7 CRM Options Compatible with Drupal

Originally published at: http://www.sitepoint.com/7-crm-options-compatible-drupal/

I love Drupal and end up undertaking most of my programming projects with it. I have been using it for so long that I find it far easier to push out projects with Drupal than with anything else, despite it’s infamous learning curve.

Whether you want to call Drupal a CMS (Content Management System), a CMF (Content Management Framework) or a CMSomething, the ‘C’ always stands for Content. Content is where Drupal shines and is what it’s designed for.

When an organisation is at a stage and mindset that they also want to manage their contacts and interactions effectively they will often need tools designed specifically for that function. These are generally referred to as a CRM, which stands for Client Relationship Manager or Constituent Relationship Manager, depending on the sector (For-Profit or Not-for-Profit respectively). CRMs are big business, with many free and paid options available, all with their own advantages and disadvantages.

Often these interactions that people have with your organisation will include things such as registering for an event, making a donation, becoming a member, expressing interest in a product or receiving a newsletter. This all sounds quite simple, but often representing a business rule in the digital realm is very difficult as everyone thinks ‘their way’ is ‘the only way’ and that surely every off-the-shelf system should represent them out of the box.

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A great option is OpenCRM which is CRM Drupal-style! I’m just migrating a client from a Drupal<->SugarCRM to OpenCRM and using their ‘kickstart’ bundle which provides a good starting point based on Panopoly:

Another CRM option is ERPAL at https://www.drupal.org/project/erpal
It includes CRM, ERP and more

Erpal is on my list but haven’t tried it fully yet, I have a test installation to play with and will attempt to migrate myself to it…

Open CRM I am not familiar with, I should prefix this article with the fact that there are SOOOOO many CRMs! Every time I do this topic I hear of some I forgot :confused:

Thanks @Francewoha to mention ERPAL here and thanks to ChrisChinchilla for this great overview. This blogpost describes perfectly how the “Drupal way” should be used to build an integrated CRM solution with Drupal: Use entities to model your data and integrate it with views, rules and other contrib modules to change the behaviour of your CRM entities. This is the way RedHen goes and it is related to the way Drupal Commerce is build. There is also the Drupal module CRM Core as an entity based CRM framework that is very similar to RedHen from its architecture. There is another ERPAL distribution called ERPAL Platform. It is based on Drupal commerce and integrates Drupal Commerce with CRM Core and some other useful modules to have a framework distribution for flexible business applications. As it is not targeted to non profits, it provides you with features for the complete sales life cycle from CRM contacts and activities through to quotes, orders and invoices, all based on native Drupal Commerce entities. So ERPAL Platform targets Drupal developers and site builders to help them to build their own business applications with the most common Drupal modules.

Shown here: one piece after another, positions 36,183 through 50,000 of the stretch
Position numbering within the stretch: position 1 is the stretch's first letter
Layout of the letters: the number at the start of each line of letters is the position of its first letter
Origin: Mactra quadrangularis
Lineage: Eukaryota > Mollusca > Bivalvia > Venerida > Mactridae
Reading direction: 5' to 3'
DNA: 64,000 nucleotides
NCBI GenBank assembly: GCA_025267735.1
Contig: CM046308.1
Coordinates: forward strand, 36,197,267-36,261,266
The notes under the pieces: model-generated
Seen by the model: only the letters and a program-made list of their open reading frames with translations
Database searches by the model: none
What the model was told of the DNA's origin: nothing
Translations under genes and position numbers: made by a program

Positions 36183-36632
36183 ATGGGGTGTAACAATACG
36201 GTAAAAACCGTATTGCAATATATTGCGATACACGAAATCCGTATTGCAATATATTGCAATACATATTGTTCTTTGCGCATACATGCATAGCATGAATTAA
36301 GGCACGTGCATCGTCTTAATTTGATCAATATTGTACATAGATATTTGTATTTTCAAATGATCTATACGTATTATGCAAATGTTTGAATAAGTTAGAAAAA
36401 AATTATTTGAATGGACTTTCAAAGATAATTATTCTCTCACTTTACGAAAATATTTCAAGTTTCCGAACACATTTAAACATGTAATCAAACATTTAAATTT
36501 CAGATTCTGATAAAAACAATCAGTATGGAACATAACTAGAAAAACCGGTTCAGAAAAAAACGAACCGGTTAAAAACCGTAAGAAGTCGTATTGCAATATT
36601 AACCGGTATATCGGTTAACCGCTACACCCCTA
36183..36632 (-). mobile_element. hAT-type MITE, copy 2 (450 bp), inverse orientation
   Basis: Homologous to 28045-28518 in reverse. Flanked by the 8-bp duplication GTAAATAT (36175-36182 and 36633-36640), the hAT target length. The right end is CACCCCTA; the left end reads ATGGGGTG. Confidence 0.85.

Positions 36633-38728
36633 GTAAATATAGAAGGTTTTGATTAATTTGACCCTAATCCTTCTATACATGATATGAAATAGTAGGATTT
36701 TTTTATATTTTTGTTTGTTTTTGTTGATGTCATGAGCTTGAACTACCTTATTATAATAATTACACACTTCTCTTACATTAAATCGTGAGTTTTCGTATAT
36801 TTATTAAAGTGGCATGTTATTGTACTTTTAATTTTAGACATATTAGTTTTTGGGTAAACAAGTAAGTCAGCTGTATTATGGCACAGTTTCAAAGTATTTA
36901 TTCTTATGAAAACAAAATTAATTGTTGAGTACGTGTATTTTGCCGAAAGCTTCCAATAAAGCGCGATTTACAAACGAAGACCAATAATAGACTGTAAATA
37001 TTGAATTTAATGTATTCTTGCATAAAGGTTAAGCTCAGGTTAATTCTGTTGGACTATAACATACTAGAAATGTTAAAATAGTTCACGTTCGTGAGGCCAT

The ERPAL for Service Provider distribution is an end user distribution for service providers that includes CRM, project management, timetracking, invoicing, reporting and many other features to manage a service providers business. It has lots of features for this use case but it is not as flexible as ERPAL Platform.
I hope this description gives the overview some addintional helpful information for people that want to start on top of a distribution instead of starting from scratch with plain entities.

Thanks for that… I am undertaking an ERPAL test over the Holidays, so will add to this post when I do :slight_smile:

I just wanted to chime in as the authors of RedHen and the most recent version of the Salesforce Suite. First, thanks for covering the topic, accurately and fairly, Chris. We think there’s going to be continue to be a growing buzz about nonprofit engagement and the open source tools that power it. The days of having separate silos for your content/features and contacts, that can’t talk to each other, are hopefully numbered and CMS integrations are the most obvious place to begin integrating these systems since most every organization already has a CMS in place and systems like Drupal and Wordpress are maturing enough to be completely digital hubs for an organization.

We just published an article about some of the trends that we’re looking out for in 2015. We also just released a major new version of RedHen (yes, it coincided with a team sprint!) as part of a new peer-2-peer fundraising platform built on top of it, RedHen Raiser.

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